“But, but how did it do all of that?”

    Gorak can shift the space and reality around it—to an extent. I can’t transform anything breathing or anything already forged. Also, I can’t do something impossible with it. That rock formation…” I point at the bloodied earth spikes. “…is possible because of pure chaos. It some possibility, the ground could’ve been shaped like that.”

    “Wow!” Jeth eyes widen. He holds his flute, fingering the holes like he’s already creating a tune. “I never heard of such a magic before. Is that some form of conjuration?”

    “No,” I look at Gailyn. “Get some sleep, lad.”

    Gailyn lays on her back, listening in with a good ear on her. She glances at Gorak with weary, tired eyes. She sighs and rolls over. Jeth seeps back to his little spot on the ground. I sit down next to the dead campfire. It’s smoldering embers still breathe beneath the ashes.


    The sun comes, and we pack and set out to find the old witch’s hut. Jeth claims to know the area, but only unmarked trails and scarce life lay before the sight. The trees pack tighter together, obscuring the blinding sky. The distant tweet of birds echoes between each branch only leaving a single, forgotten tune behind.

    Hours pass of walking through these tight corridors of gnarled wood. In fact, the twigs twist into strange spirals off the branch of the trees. Touching the curled limbs, it emits a strange, pleasant touch, yet the feeling becomes more hostile the longer I hold onto it. I fear the tree may be alive in more ways than I want.

    The trees twist and shake in the still air. They struggle in the grounds like worms in the wet earth. Is it hostile intent? Or maybe something else? The smell of smoke lingers in the air, yet it lacks any scent of sap or bark.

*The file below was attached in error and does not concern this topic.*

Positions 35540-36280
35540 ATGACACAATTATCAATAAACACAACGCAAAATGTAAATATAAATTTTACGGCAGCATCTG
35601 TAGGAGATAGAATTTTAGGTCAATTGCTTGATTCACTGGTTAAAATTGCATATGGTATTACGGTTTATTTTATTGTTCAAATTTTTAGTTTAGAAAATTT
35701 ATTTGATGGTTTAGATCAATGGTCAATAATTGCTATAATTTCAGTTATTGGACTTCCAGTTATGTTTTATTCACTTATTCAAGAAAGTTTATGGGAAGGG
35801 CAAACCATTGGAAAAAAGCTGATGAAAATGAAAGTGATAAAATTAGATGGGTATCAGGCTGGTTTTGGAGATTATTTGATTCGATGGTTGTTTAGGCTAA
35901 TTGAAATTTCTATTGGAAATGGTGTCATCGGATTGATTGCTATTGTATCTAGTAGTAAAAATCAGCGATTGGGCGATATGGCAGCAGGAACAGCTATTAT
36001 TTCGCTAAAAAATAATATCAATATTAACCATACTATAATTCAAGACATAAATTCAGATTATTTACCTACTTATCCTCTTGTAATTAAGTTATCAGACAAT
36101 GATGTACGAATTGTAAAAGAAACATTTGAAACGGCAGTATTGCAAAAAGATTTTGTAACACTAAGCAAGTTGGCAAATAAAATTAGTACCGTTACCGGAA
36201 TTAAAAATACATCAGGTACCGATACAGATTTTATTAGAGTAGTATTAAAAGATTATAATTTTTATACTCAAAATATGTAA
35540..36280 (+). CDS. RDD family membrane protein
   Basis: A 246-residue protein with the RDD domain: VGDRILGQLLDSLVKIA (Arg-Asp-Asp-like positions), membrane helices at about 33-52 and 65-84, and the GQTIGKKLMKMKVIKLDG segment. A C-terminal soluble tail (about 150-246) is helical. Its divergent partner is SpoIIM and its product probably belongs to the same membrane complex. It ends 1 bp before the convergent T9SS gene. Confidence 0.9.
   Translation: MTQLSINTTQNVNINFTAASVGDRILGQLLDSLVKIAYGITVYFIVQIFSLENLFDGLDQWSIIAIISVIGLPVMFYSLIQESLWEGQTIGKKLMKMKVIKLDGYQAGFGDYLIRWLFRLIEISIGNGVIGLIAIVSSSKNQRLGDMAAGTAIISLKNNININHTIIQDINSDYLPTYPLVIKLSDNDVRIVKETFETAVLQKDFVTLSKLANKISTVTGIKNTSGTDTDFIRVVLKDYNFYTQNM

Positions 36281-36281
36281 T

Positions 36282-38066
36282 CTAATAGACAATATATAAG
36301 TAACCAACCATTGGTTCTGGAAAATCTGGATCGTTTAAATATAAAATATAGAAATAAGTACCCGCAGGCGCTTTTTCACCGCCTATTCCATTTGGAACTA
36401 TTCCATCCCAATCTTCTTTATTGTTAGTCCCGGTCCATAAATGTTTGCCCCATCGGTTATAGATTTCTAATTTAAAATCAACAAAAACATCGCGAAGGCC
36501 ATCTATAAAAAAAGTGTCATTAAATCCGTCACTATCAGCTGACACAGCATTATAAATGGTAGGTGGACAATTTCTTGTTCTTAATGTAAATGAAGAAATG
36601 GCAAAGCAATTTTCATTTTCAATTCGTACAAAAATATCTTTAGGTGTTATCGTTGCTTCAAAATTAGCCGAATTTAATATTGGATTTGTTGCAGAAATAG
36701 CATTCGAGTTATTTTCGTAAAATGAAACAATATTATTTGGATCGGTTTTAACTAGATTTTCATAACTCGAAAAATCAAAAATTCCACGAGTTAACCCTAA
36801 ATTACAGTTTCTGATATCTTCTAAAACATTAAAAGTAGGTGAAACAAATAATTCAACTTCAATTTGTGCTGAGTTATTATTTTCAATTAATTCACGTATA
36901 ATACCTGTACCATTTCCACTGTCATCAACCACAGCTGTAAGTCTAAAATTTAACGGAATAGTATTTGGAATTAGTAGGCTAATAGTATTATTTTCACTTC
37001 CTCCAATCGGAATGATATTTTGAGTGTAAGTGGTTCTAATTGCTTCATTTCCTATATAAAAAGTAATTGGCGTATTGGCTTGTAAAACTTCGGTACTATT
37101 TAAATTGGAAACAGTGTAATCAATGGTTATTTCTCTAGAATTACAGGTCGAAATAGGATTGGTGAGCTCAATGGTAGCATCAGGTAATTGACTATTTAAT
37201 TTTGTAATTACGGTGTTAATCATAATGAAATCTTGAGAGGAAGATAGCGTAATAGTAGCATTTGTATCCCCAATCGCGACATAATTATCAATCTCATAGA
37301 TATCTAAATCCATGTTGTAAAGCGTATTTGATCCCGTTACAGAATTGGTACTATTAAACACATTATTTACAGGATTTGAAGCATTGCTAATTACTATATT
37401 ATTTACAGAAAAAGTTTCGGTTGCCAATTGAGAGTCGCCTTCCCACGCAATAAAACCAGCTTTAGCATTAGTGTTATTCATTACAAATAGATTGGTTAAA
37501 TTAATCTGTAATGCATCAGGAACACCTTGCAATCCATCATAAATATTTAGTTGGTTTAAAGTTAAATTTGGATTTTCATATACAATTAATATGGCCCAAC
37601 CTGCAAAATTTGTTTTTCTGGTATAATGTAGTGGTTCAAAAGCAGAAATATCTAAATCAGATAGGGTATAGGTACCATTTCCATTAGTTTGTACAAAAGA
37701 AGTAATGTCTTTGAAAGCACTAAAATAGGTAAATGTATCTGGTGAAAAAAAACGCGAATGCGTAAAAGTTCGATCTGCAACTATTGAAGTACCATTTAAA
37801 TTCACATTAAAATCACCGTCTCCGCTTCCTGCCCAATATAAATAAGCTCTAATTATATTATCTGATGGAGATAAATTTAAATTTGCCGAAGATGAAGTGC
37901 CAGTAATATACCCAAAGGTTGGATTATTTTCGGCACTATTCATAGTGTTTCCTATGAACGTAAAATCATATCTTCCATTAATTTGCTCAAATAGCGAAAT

“I don’t like this.” Gailyn stops. “I never forget a smell like that.”

    The fresh rank of burnt flesh never ceases to be pungent in smell. It’s the smell of a human. It’s fresh, but the source has stopped burning. I signal the others to push forward and find the source.

    After several moments going through the dense, strange trees, we find an old hut with a group of men surrounding it. A broad shoulder dwarf sits atop of a white horse. He wears long cloths, silks, and leathers that cover him all over. The colors and manners are most signify a clan dedicated to the faith; however, I don’t recognize the symbol of Geslean, the dwarven God of the Forge, on him. He wears a composite bow on his back and a mace on his side.

    The others are all on foot, all humans. They wear simple robes over strong leather armor, most likely acolytes beneath the dwarf. All of them lightly armed with hand crossbows and short swords. Their eyes cross ours. They form around their leader, the dwarf.

    “Who are you?” The dwarf speaks up and trots forward on his horse. “Speak up!”

    “Ain’t that rude of ye?” I step forward, looking up at him in the eyes. “Asking us who we are without introducing ye self first. Who are ye?”

    “Did your clan not teach you to answer a question with a question!? I’ve no time for foolish pleasantries. We’re here in the banner of the inquisition.”

    “And does this improper, ill-mannered inquisition have a name? Or even a God?”

    “Dwarf,” Gailyn whispers. “What are you doing? Why are you picking a fight—”

    “Gailyn,” Vahnikopa interrupts. “Don’t intervene in the talk of dwarves. Trust me.”

    “What was that?” The dwarf on the high horse moves closer. “What conspiracy are the four of you cooking up?”

    “Don’t ye mind them, I’m right here!” I get in front of the horse. “Why don’t you get off that damn horse and talk to me face-to-face?”

    “I don’t talk to little pissants wasting my time.”

    “And I ain’t telling you two carts-worth of shit about anything until you get on the ground, dysig!”

    “I’ll see it that you’ll open your mouth after I smash it open.”